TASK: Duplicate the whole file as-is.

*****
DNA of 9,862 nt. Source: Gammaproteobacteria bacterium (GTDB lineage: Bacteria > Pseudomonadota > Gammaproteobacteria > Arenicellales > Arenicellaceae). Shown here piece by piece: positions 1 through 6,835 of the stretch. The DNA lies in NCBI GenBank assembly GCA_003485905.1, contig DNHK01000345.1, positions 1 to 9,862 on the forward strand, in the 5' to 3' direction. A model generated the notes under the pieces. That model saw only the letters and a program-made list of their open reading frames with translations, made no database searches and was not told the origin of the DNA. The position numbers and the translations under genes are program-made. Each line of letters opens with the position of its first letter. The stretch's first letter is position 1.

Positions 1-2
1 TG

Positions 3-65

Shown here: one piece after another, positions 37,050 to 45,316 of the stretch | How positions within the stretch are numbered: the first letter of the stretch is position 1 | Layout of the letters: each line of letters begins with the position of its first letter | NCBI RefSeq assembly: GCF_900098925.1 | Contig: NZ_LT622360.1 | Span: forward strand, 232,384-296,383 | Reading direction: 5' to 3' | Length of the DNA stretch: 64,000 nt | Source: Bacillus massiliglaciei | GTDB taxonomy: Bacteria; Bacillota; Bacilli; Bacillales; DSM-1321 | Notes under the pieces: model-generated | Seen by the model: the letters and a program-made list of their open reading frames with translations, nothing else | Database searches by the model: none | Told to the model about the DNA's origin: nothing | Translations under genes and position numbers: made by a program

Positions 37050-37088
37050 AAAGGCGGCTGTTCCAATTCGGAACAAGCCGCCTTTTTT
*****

DNA of 9,862 nt. Source: Gammaproteobacteria bacterium (GTDB lineage: Bacteria > Pseudomonadota > Gammaproteobacteria > Arenicellales > Arenicellaceae). Shown here piece by piece: positions 1 through 6,835 of the stretch. The DNA lies in NCBI GenBank assembly GCA_003485905.1, contig DNHK01000345.1, positions 1 to 9,862 on the forward strand, in the 5' to 3' direction. A model generated the notes under the pieces. That model saw only the letters and a program-made list of their open reading frames with translations, made no database searches and was not told the origin of the DNA. The position numbers and the translations under genes are program-made. Each line of letters opens with the position of its first letter. The stretch's first letter is position 1.

Positions 1-2
1 TG

Positions 3-65

Shown here: one piece after another, positions 37,050 to 45,316 of the stretch | How positions within the stretch are numbered: the first letter of the stretch is position 1 | Layout of the letters: each line of letters begins with the position of its first letter | NCBI RefSeq assembly: GCF_900098925.1 | Contig: NZ_LT622360.1 | Span: forward strand, 232,384-296,383 | Reading direction: 5' to 3' | Length of the DNA stretch: 64,000 nt | Source: Bacillus massiliglaciei | GTDB taxonomy: Bacteria; Bacillota; Bacilli; Bacillales; DSM-1321 | Notes under the pieces: model-generated | Seen by the model: the letters and a program-made list of their open reading frames with translations, nothing else | Database searches by the model: none | Told to the model about the DNA's origin: nothing | Translations under genes and position numbers: made by a program

Positions 37050-37088
37050 AAAGGCGGCTGTTCCAATTCGGAACAAGCCGCCTTTTTT